Britain and Mauritius have differences over who has sovereignty over Chagos islands which lie between Maldives in the North and Mauritius in the South.
A Mauritius boat going to Chagos on ‘scientific’ mission attracted attention partly because it exposed the friction between ideals of decolonisation and global power politics.
Mauritius, and its Chagos islands, were part of worldwide strategic sea posts that advanced Britain’s commercial and geopolitical interests. Britain acquired Mauritius from France in 1814 at the end of the Napoleonic wars.
The 1968 independence for Mauritius was different from that of other colonies in that American and British geo-strategic considerations made decolonisation incomplete; it was conditioned on decapitation.
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In 1965, Britain created the British Indian Ocean Territory (BIOT) that includes Chagos islands south of the Equator in the Indian Ocean. Britain had vast experience in making lands ‘unoccupied’ in order to actualise desired policies.
It had, for instance, evicted people in colonial Kenya’s Tigoni area in order to give ‘unoccupied’ land to white settlers. In Mauritius, it started evicting about 2,000 Chagosians from the islands in 1967 to create a terra nullius reality in the islands.
This was to justify continued presence and to claim that the islands were ‘overseas territories’ rather than colonies. That move made Chagos islands exempt from the UN call on colonial powers to decolonise.
Apart from the botched decolonisation in Mauritius, Britain showed inability to handle Ian Smith’s 1965 colonial white settler rebellion in Southern Rhodesia in the Unilateral Declaration of Independence that created Rhodesia.
What counted for British behaviour in both places was the ‘bigger picture’ logic for the West during the Cold War that ignored presumed ideals of decolonisation in favour of geo-strategic and geopolitical reality.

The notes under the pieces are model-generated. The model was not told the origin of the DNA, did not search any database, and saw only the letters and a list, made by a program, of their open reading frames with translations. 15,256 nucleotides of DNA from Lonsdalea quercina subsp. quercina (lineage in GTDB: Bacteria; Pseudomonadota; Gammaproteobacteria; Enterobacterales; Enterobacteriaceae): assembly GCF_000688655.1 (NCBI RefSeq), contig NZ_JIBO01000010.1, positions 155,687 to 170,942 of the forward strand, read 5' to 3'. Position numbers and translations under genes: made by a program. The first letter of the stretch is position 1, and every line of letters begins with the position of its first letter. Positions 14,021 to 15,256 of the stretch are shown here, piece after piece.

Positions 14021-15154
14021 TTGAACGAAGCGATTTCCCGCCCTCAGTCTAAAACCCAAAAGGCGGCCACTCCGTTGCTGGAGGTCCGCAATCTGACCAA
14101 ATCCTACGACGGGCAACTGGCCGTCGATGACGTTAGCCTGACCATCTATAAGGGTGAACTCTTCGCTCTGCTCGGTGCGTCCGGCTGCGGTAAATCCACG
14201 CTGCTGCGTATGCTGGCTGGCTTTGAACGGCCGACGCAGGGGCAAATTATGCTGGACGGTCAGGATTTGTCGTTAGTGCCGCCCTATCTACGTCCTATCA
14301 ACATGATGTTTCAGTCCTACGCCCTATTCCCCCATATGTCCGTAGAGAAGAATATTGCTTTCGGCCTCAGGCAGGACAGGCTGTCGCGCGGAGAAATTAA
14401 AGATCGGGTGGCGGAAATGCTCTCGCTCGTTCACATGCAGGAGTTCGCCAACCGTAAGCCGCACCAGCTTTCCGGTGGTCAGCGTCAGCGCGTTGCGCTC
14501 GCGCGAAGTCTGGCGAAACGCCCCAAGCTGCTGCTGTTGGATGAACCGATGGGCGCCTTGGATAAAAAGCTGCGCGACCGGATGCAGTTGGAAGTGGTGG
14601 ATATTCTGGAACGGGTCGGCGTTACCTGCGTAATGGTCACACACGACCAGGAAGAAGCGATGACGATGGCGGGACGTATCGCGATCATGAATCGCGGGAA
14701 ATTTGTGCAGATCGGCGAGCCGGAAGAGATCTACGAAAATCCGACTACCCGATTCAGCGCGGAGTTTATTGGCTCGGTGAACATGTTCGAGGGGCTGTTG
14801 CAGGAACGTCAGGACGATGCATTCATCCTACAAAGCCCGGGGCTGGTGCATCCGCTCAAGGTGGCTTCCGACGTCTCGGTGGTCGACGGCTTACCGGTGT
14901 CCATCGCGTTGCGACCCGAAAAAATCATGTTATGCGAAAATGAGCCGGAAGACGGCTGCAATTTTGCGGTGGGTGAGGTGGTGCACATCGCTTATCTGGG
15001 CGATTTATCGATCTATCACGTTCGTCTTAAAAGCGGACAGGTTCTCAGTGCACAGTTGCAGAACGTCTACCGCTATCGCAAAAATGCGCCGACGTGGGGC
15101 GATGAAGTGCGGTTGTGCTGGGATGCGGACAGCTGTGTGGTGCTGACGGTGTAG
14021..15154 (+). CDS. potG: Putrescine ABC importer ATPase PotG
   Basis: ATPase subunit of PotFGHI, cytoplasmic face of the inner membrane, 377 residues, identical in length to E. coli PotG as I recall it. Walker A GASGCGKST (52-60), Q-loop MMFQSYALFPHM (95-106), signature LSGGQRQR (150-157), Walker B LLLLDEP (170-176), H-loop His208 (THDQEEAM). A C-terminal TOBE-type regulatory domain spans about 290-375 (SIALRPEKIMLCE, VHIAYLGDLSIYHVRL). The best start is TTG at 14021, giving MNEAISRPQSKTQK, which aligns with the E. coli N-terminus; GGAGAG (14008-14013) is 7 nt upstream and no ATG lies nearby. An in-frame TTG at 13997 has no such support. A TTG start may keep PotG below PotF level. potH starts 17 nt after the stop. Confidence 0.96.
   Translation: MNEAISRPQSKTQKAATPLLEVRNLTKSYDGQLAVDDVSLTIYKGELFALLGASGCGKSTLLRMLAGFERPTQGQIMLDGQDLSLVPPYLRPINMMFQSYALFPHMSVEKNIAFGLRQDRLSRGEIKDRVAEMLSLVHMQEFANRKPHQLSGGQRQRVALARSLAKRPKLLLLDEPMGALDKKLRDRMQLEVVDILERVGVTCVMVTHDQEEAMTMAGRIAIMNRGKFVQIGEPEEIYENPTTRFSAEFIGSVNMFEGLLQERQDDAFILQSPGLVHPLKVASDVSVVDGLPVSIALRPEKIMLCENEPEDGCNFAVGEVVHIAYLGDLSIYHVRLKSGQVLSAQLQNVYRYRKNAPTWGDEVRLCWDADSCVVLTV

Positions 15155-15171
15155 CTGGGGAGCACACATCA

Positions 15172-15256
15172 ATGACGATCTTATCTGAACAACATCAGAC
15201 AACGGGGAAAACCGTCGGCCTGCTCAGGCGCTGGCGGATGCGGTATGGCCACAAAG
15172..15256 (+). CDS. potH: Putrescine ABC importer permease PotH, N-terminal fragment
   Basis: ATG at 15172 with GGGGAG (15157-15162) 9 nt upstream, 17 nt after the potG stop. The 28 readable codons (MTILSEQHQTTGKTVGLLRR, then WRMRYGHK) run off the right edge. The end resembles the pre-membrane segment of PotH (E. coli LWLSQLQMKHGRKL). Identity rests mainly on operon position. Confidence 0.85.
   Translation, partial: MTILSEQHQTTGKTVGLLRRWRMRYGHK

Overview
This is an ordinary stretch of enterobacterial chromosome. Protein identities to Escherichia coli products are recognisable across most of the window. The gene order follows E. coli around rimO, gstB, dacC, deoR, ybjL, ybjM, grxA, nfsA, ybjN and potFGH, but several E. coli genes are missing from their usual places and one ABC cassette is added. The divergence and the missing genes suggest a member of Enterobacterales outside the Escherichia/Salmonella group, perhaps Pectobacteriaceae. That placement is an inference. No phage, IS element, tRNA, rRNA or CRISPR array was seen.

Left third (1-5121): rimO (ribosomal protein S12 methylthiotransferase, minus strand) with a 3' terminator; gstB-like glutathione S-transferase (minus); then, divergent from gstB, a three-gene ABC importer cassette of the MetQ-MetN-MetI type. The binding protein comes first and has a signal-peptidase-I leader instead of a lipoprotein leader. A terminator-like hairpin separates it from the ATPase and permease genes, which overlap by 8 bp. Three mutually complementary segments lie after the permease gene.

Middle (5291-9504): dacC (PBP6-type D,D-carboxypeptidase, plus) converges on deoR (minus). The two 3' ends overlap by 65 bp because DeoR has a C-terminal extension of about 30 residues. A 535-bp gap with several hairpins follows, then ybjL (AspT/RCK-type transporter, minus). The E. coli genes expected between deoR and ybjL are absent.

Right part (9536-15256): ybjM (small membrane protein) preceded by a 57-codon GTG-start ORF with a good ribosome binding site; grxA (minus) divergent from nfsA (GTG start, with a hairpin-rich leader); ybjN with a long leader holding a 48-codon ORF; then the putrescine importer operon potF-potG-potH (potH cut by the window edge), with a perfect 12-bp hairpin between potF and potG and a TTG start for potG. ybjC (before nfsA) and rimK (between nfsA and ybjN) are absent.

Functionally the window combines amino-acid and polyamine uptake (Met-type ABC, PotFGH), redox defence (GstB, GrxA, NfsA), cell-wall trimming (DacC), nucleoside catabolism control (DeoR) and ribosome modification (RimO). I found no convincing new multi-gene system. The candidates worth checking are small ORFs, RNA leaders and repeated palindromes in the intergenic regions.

The United States wanted to create a large sea base in the Indian Ocean for which Mauritius ended up the victim, and to acquire chrome from Rhodesia by supporting Smith. Britain, and the West ignored UN concerns over botched decolonisation in Mauritius and in Rhodesia.
Britain was not the only power to botch decolonisation, there was also Spain in Western Sahara which enabled Morocco to invade its southern neighbour. Members of the United Nations, unhappy with the botching, mounted pressure. Eventually, Britain resumed its responsibility, decolonised Rhodesia into Zimbabwe in 1980, and set an example that Spain should follow in Western Sahara.
Mauritius, however, remained outside the decolonisation orbit and had to be referred to the International Court of Justice, ICJ, which in February 2019 found Britain guilty of failing to complete decolonisation in Mauritius.
In May 2019, the UN General Assembly overwhelmingly resolved to give Britain six months to withdraw ‘its colonial administration’ from the Chalgos islands and urgently to cooperate in the resettlement of the Chagosians in their homes.
The Chalgosian issue brings up the perpetual conflict between anti-colonial ideals on one side and the realities of global muscle flexing. To maintain geo-strategic presence near the Equator in the Indian Ocean, Britain decapitated Mauritius, expelled the Chagosians, created BIOT, and allowed the US to build the military base at Diago Garcia.
What the ICJ and the UN thinks about eliminating the remnants of colonialism is therefore irrelevant to perceptions of national security and power politics. Mauritius has some waiting to do before getting Chalgos back.